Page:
LCD Soundsystem’s career was impossibly neat. In 10 years, James Murphy released three holy albums, all offal-free incarnations of what happens when punks grow up and start making dance music. At the band’s height they then had the foresight to call it a day; their suicide pact a 4-hour show at Madison Square Gardens. Murphy was pulling the plug before he became too famous to ride the subway and Shut Up And Play The Hits is the documenting of that show (or wake) and a couple of days either side of it.

In many respects, it’s a lot like Jay-Z’s own funeral march at the Garden, captured in 2004’s Fade To Black. The backstage chatter; the hefty chunks of live footage; the sense of bitter sweet occasion – it’s all there. But where we never really bought it that Jigga Man was really dead, LCD definitely feels like it’s over. And where Jay-Z gave us his pre-match thoughts, Murphy also allows us to see the aftermath – a freshly retired man with time on his hands.

In a cinematic sense, the live footage is neither here nor there, playing like any other live show you’ve seen on film, albeit with a soundtrack that reinvented disco. The songs themselves are as outstanding as ever, but when either side of them is footage of Murphy contemplating his career and life (during a press interview a week before the show and to himself a day after) you’ve got to ask if you need to hear or see the whole of ‘North American Scum’, even if Arcade Fire are on backing vocals. (Although, to be fair, there is a case for the entirety of closing number ‘New York I Love You, But You’re Bringing Me Down’ making the edit – the film’s poignant high, unsurprisingly).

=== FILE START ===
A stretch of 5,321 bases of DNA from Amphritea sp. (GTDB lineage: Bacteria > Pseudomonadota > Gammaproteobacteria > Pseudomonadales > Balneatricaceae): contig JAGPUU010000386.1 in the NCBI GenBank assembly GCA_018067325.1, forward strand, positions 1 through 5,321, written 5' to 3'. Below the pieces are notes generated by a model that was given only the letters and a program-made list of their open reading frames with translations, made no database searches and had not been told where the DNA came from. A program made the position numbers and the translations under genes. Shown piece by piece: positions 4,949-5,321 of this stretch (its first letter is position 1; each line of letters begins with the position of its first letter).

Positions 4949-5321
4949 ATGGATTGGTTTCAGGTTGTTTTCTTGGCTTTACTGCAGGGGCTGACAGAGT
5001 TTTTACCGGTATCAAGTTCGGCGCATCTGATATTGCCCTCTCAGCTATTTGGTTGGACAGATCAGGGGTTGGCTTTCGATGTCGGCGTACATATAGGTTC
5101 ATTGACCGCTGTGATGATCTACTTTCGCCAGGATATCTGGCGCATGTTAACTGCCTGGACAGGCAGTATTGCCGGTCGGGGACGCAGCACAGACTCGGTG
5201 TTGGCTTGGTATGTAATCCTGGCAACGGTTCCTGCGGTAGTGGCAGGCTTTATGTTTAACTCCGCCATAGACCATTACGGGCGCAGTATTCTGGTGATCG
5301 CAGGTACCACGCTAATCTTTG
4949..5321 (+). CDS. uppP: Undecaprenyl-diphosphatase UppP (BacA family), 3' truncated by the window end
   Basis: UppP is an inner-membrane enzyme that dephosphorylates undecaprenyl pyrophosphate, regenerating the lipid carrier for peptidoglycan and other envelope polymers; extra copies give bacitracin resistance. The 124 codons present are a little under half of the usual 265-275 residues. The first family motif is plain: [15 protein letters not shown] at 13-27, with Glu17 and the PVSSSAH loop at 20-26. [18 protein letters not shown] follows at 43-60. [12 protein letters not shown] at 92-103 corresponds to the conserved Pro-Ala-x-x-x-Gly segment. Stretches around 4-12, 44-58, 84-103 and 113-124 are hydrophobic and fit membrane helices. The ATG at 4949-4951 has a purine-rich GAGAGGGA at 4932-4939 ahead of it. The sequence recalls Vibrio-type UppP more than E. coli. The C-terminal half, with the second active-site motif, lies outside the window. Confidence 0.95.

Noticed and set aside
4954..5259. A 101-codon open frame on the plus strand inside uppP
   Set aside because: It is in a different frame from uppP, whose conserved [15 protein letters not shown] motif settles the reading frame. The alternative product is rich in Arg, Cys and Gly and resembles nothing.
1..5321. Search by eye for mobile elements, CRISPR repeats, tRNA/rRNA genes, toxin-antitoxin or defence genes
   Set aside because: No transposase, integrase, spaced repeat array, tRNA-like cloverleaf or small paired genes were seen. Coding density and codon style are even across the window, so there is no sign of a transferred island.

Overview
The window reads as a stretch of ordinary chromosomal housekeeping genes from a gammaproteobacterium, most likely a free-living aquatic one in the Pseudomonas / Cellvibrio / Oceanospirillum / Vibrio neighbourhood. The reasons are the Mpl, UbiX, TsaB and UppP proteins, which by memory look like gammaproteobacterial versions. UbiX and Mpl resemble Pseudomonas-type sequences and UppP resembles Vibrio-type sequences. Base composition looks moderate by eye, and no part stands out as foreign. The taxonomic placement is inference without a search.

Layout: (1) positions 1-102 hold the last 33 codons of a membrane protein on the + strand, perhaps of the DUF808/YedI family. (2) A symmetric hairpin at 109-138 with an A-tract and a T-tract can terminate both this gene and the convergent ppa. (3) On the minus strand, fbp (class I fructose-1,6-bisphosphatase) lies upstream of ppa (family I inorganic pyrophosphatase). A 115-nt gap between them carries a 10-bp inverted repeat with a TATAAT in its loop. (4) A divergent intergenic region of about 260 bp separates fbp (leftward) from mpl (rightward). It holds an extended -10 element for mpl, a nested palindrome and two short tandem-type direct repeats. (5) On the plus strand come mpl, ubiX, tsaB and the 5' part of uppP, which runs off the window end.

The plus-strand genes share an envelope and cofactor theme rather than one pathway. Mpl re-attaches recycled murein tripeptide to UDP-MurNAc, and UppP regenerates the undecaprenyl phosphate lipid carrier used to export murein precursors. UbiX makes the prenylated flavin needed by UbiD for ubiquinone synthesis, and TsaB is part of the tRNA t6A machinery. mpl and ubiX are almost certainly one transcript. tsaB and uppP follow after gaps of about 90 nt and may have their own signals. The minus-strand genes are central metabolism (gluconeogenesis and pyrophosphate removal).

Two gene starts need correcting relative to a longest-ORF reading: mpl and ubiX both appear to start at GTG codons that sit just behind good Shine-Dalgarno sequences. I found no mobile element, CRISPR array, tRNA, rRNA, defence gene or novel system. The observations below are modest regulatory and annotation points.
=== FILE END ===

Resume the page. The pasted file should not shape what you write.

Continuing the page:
Now 42, Murphy is the understated, modest pop star, distancing himself from his extraordinary heroes like David Bowie and Lou Reed, and yet here there is something special about him, possibly in his everyman’s coffee obsession, probably in his vulnerability and a sadness that eventually ends in tears. We should probably cry too – there won’t be another LCD Soundsystem.

By Stuart Stubbs

Originally published in issue 39 (vol 3) of Loud And Quiet. June 2012